“Couldn’t say, Miss Chase. Anything’s possible; now, if you’ll excuse me, I want to find Jay before this show gets started.”
As Wildcat started walking away, Chase said to him, “Why didn’t you ask about her?”
He came to a complete stop, then turned and asked, “Is she OK?”
“Your granddaughter’s condition is the same as it was when we brought her in. She still hates you.” (*)
[(*) Editor’s note: See Showcase: Nemesis: Beyond Redemption.]
He stepped right up to her and said, “I can understand why she dislikes me so. But why do you? I never did a thing to you.”
“Mr. Grant, I don’t like masks. It’s that simple. You people hide who you are, what a danger you are to a neighborhood, to friends, to a family.” She paused. “You’re children playing a game, and don’t stop to think of the pain you cause to those who are closest to you. I will see you all unmasked one day, and let your loved ones see how much you trusted them.”
“Lady, you don’t know nothing about–”
“Save it, Wildcat. I do know, because… well, it’s none of your business. But I know.” She paused to collect her wits; she had let out more of her anger than she anticipated. Then she continued.
“I admire your friend Mr. Garrick. He revealed himself to the world, and shortly after that The Life of the Flash by Jonathan Law was published, telling the whole story. Garrick let it all out and had been honest with his wife from the start. To tell you the truth, he has my vote. Now didn’t you have somewhere to be?”
She turned and walked away from him. Wildcat called out to her, “You need to treat that wound; it’s already festering and eating away at you. It’s gonna kill you if you don’t.”
Cameron Chase continued to quickly walk away from the masked man, fuming at the fact that she had let down her guard so much to him. How dare he presume to think he knows what I went through? How–? She stopped suddenly, because she had walked right into someone.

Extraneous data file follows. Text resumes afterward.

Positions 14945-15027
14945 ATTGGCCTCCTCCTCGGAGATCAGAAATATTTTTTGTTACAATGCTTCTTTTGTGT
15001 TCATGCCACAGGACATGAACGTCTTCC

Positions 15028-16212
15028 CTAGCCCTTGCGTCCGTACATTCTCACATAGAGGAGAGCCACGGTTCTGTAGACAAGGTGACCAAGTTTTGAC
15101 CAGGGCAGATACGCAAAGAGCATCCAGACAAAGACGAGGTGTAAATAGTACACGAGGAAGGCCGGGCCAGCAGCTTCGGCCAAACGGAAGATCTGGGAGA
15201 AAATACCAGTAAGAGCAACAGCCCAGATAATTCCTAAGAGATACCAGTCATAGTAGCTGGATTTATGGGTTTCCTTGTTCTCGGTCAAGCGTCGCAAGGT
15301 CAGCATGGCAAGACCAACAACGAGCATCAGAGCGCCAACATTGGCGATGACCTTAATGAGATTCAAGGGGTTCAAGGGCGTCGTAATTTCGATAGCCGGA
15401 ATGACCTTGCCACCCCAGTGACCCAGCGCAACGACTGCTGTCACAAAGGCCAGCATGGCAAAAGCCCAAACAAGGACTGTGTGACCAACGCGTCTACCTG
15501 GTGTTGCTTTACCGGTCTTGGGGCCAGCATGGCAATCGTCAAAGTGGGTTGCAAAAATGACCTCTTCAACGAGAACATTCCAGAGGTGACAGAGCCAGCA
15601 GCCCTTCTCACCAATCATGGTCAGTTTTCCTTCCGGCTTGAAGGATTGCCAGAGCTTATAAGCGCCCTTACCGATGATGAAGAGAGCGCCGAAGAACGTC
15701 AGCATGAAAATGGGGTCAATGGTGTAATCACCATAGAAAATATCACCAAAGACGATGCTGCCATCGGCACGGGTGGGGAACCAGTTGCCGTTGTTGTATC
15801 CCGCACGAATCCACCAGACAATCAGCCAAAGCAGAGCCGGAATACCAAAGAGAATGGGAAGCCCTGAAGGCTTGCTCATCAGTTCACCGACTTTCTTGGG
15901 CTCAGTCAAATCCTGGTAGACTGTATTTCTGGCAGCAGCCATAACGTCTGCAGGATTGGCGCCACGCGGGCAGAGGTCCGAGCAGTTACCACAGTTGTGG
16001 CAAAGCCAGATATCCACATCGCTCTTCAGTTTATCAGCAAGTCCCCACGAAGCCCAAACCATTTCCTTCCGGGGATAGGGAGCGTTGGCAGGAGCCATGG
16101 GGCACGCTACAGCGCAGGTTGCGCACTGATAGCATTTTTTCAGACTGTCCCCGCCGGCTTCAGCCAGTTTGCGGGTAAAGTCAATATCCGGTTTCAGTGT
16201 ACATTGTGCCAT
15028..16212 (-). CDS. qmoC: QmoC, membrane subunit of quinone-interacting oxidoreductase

He was tall, had dark hair graying at the temples, and was wearing a blue pin-striped suit, with no tie, open at the collar. He was wearing sunglasses and had a matchstick in his mouth. “Better be careful, Cameron; someone might get hurt,” he said.
She stared at him, trying to recognize him, and then the match finally struck her. “Matches Malone? What are you doing here?”
“Just came to hear the announcement and be on hand in case there’s trouble. I imagine Steel sent you here for the same reason.”
“For the most part, yes. Did he send you?” Even as she asked the question, she realized how unlikely it was. Malone had a real problem with Steel, something neither discussed, but both made painfully obvious.
“No, Arn did. He wants me to watch over the Garrick family. And once the announcement is made, he’s gonna have strings pulled to have me assigned as part of the Secret Service detail. Funny, isn’t it? Me working as a cop.”
“Hilarious,” said Chase. “You’d better stay out of the way; near the right of the stage is good. I’ll stand by the left. Keep alert.”
“You know, we’re not the only security here. Lord didn’t take any chances. He has Quimby from California here organizing security.”
“Yeah, I saw Quimby earlier. But I doubt Lord clued him in. Just keep your eyes open.”
“They already are. I found you, didn’t I?” he said and smiled as he walked to the right of the stage.
“This is just not my day,” muttered Chase to herself.
After Chase had walked away, Wildcat had hopped back on his bike and found a pay phone nearby. He dialed up the JSA Headquarters.
“Rex? You pulled duty today? Sorry to hear that. You gonna watch?”
Wildcat listened, then said, “Rex, I need you to do me a favor. I need the number of Syl’s girlfriend in L.A. I need the help of a detective, and it can’t be a mask.” He listened for a moment and said, “Never mind. I need to look into someone’s past. I’ve run into someone who needs my help, whether she wants it or not.”